Friday, March 29, 2013

The Significance of Achebe as an African Writer

(A tribute to Chinua Achebe who passed on at the age of 82 last week.)

By Chuks Isiugo

In the early 1980s along thecorridors of the English Department at the University of Nigeria, Nsukka on one certain day, an argument ensued between Esiaba Irobi and Maxwell Ihedioha on whether Achebe had won the Nobel Prize or not. I can't quite recollect who was canvassing what position, but I remember clearly how it ended.
     "Let's ask him!" I quipped to the two combatants as we watched Achebe step out of his office about to go out."Let's ask him!" they chorused.
     So we all strayed a bit uncertainly towards him.
     "Good morning, Prof" It was Esiaba who spoke up on our behalf."
    "Good morning. How are you?" He turned to us with his soft voice and the faint smile of a writer imagining a funny scene that he seemed to wear always.
      "We've been having an argument that you have won the Nobel Prize. Then we thought we should ask you as we saw you coming out of your office."
     Achebe's smile widened and became ironical as he detected humor. "Not yet. I haven't won that. But thank you for wishing it for me," he said as we went off in laughter, the matter finally resolved.
     Achebe’s one great trait was his simplicity, showing that a writer can be a normal human being. He can raise a family and stick with his wife without being moralistic about it and still abound with a liberal dose of naughty humor. A writer doesn't have to be full of himself and unapproachable. At the same time a writer can drive a nice car if he wants to (he drove a Mercury Monarch in those days) as he was to tell Esiaba in a subsequent interview. In short, that a writer is a man, a member of his community.
     I was to see this significance in his conduct and interventions during those years we as students were able to mingle in his company, whether in the classroom, at social events or at home. I remember one occasion he held a lecture at the Margaret Ekpo Refectory in those days. His had been preceded by visit by Wole Soyinka, the eventual winner of the Nobel Literature Prize a few years later. We had all thronged to Soyinka’s lecture and were not disappointed. There was Soyinka standing at the lectern, filling the hall with his presence: his uniquely cut, dark jumper top, his hirsute Afro then devoid of grey, his booming voice and very impressive diction. He did fit the bill and we were all excited to see him, even though we couldn't make much sense of what he said, we were all satisfied with the performance.
     Then came the Achebe lecture and we expected something similar. But we were disappointed. His was rather a self-effacing presence. He wore a printed Ankara top over grey trousers, his voice rather high pitched (with none of the boom of Soyinka’s), his gestures rather reserved. All his efforts were geared toward focusing us on the subject of his discussion. We were disappointed as it wasn't as colourful a show as Soyinka’s. It took me years of added maturity to appreciate how important it was that Achebe remained himself and didn't try to be anyone else. I also began to reflect on how lucky my generation was to be mentored by the likes of Achebe, Soyinka and J.P. Clark, all strong, unique examples of what it meant to be an artiste.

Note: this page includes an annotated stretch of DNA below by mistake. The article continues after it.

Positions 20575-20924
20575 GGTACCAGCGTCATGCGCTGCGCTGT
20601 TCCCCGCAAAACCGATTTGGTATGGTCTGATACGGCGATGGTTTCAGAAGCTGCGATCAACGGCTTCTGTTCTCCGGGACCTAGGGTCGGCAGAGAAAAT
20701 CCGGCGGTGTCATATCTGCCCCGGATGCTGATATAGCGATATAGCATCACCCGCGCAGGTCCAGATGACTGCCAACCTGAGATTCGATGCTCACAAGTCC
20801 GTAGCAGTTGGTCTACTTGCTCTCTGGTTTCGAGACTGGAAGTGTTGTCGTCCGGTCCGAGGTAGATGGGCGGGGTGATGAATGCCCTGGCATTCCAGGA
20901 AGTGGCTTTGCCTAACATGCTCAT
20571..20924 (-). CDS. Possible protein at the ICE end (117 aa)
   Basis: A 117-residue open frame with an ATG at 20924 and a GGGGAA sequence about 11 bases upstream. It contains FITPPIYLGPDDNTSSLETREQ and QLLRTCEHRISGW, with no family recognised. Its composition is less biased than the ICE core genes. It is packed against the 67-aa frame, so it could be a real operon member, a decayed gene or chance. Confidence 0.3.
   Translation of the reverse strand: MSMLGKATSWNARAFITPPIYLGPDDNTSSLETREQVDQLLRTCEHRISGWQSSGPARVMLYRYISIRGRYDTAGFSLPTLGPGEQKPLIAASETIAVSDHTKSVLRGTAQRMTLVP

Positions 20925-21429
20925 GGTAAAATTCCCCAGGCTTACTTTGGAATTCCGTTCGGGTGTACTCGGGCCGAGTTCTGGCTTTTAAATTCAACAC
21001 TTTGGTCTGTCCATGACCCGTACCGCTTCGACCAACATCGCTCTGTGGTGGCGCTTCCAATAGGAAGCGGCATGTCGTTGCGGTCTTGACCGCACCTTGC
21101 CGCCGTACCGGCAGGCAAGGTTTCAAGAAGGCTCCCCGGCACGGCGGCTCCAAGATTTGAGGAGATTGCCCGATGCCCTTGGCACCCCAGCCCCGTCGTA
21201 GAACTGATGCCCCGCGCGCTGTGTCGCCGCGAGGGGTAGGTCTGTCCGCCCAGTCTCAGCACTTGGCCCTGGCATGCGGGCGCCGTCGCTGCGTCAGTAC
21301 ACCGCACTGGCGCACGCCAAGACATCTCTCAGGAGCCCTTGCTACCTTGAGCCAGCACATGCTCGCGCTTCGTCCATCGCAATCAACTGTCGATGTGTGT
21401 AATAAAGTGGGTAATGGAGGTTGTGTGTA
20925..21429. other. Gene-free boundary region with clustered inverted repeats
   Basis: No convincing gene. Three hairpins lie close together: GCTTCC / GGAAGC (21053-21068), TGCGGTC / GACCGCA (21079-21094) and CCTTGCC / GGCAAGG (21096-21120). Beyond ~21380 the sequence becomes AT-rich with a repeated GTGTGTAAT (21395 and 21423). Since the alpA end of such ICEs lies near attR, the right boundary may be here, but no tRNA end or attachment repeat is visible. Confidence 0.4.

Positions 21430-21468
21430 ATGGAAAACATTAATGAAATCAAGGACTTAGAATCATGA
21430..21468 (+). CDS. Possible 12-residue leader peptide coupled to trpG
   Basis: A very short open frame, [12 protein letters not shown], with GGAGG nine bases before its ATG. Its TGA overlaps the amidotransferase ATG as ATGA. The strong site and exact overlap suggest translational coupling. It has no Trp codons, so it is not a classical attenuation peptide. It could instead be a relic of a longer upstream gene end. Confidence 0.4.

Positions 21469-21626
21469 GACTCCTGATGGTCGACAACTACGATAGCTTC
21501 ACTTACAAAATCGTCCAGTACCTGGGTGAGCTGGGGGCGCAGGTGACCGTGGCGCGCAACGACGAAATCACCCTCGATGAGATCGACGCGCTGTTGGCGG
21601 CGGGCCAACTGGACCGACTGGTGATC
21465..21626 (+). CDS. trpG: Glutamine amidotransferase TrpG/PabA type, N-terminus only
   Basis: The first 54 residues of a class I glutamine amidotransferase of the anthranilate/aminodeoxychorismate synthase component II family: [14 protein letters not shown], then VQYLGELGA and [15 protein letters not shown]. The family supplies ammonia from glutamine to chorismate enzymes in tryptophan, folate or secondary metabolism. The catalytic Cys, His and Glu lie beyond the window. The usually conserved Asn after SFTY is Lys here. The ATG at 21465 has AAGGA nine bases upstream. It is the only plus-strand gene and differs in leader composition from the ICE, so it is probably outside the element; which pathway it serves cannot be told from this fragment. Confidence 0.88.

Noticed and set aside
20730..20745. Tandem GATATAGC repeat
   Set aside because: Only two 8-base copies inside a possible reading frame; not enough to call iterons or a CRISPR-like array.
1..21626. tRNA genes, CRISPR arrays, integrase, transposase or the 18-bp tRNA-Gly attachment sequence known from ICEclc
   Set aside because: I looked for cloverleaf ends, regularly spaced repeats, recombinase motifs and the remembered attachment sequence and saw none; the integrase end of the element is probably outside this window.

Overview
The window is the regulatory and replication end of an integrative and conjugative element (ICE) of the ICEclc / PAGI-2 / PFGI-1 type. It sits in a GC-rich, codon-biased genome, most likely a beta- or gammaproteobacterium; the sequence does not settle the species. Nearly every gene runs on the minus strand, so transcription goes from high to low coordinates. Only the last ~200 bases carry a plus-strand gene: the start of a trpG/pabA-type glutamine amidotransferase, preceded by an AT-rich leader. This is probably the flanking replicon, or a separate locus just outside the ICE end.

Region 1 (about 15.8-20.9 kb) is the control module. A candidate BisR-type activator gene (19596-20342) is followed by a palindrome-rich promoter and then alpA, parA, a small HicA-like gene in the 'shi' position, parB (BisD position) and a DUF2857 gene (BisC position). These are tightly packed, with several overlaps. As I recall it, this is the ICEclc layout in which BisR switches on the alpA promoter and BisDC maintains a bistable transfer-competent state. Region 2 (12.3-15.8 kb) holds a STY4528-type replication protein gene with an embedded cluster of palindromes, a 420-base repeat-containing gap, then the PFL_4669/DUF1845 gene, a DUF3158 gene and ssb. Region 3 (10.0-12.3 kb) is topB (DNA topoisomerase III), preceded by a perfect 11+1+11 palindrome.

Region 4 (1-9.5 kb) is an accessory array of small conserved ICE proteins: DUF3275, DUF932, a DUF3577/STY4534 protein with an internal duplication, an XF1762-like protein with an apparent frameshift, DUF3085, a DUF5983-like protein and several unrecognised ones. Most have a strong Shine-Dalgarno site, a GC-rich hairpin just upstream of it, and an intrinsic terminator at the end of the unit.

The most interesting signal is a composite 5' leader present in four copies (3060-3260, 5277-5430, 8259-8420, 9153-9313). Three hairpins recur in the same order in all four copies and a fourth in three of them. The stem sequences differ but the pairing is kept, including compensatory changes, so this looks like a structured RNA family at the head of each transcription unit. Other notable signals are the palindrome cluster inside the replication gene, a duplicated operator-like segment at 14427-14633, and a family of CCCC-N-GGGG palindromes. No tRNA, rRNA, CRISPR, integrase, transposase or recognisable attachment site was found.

In April 1990, I was in the swirl of activities to mark Achebe’s  60 years and had managed to door-step him for an interview. Days later I had gone to his Nsukka home near the campus stadium in the company of the painter Greg Odo, who was well-known to the family.  It was four days before the road accident that was to cripple him for the rest of his days, I remember very clearly. And after we sat down and made introductions, Achebe asked me if I found the interview he gave me useful. I was surprised he still remembered me. I said I did, though I was still struggling to get any publisher interested in the story I had written.
     While most of the conversation went on between his wife, Christie, Greg and I, Achebe sat quietly listening. His only intervention was to ask Greg, who had been describing the plot of a novel he planned to write, to get on with it and talk less about it.
     "If you keep talking about it, you may feel you have done enough and end up not writing it," Achebe said.
     The writer should always be aware that he is engaged in a solemn, serious business, was a message Achebe always harped.As he said in an interview, his advice to aspiring writers is that they should know it’s a very difficult business:
     “They have to know that before hand. Because if they're going into it, they should know that what it takes is not just the fanciful notions, you know, especially how writers look, what they wear or something. They should really have the energy plus the stuff. You know the story of a young  man who became mad? He just became mad, and he was just stamping up and down the market. And the older mad man who was just watching him after a time called him and said: ‘This thing you entering, do you think you can do it?’ He told him this thing is for life and you're already wasting so much energy on the first day.”

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